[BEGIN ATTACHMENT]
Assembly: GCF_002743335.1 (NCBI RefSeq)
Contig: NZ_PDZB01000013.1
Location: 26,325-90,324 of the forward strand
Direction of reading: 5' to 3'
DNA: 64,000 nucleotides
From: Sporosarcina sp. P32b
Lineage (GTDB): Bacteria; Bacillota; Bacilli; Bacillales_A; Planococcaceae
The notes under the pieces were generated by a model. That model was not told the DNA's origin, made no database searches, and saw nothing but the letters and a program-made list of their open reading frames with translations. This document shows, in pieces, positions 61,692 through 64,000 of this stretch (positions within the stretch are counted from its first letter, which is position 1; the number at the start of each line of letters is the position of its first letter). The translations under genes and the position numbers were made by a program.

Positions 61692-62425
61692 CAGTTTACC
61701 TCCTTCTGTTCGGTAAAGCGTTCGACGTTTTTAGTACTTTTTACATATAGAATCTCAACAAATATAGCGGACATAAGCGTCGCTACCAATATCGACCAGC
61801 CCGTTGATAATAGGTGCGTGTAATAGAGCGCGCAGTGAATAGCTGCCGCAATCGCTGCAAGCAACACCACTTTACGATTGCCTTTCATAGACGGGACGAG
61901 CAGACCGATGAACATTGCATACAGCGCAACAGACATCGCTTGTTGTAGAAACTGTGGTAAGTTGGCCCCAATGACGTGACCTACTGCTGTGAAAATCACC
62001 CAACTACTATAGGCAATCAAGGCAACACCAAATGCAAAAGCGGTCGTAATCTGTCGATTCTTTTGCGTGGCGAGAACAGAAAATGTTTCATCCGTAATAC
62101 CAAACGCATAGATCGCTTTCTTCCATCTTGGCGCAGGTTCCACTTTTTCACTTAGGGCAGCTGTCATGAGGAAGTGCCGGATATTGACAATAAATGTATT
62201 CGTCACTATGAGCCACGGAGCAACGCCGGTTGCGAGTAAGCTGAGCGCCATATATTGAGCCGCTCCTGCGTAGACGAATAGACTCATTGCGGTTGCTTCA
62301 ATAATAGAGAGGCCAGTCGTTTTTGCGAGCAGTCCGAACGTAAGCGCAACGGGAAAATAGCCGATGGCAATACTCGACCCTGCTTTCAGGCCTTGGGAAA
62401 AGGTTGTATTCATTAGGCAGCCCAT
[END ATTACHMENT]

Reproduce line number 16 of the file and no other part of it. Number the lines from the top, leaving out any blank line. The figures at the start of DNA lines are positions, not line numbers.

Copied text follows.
62201 CGTCACTATGAGCCACGGAGCAACGCCGGTTGCGAGTAAGCTGAGCGCCATATATTGAGCCGCTCCTGCGTAGACGAATAGACTCATTGCGGTTGCTTCA